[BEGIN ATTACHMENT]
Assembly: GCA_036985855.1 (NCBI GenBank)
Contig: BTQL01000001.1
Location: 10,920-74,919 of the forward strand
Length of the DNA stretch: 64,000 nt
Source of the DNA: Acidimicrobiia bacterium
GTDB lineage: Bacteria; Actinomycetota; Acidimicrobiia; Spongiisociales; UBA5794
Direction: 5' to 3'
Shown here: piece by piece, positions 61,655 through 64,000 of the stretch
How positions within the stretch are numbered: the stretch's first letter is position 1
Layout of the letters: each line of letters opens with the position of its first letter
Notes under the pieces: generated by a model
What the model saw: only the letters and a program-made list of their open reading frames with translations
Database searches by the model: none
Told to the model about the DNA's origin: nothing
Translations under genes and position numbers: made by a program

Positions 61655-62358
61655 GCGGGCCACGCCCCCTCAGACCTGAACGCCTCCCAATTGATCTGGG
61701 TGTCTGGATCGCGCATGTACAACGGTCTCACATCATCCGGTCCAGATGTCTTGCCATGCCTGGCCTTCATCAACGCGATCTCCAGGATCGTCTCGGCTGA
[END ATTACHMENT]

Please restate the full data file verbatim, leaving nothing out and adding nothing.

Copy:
Assembly: GCA_036985855.1 (NCBI GenBank)
Contig: BTQL01000001.1
Location: 10,920-74,919 of the forward strand
Length of the DNA stretch: 64,000 nt
Source of the DNA: Acidimicrobiia bacterium
GTDB lineage: Bacteria; Actinomycetota; Acidimicrobiia; Spongiisociales; UBA5794
Direction: 5' to 3'
Shown here: piece by piece, positions 61,655 through 64,000 of the stretch
How positions within the stretch are numbered: the stretch's first letter is position 1
Layout of the letters: each line of letters opens with the position of its first letter
Notes under the pieces: generated by a model
What the model saw: only the letters and a program-made list of their open reading frames with translations
Database searches by the model: none
Told to the model about the DNA's origin: nothing
Translations under genes and position numbers: made by a program

Positions 61655-62358
61655 GCGGGCCACGCCCCCTCAGACCTGAACGCCTCCCAATTGATCTGGG
61701 TGTCTGGATCGCGCATGTACAACGGTCTCACATCATCCGGTCCAGATGTCTTGCCATGCCTGGCCTTCATCAACGCGATCTCCAGGATCGTCTCGGCTGA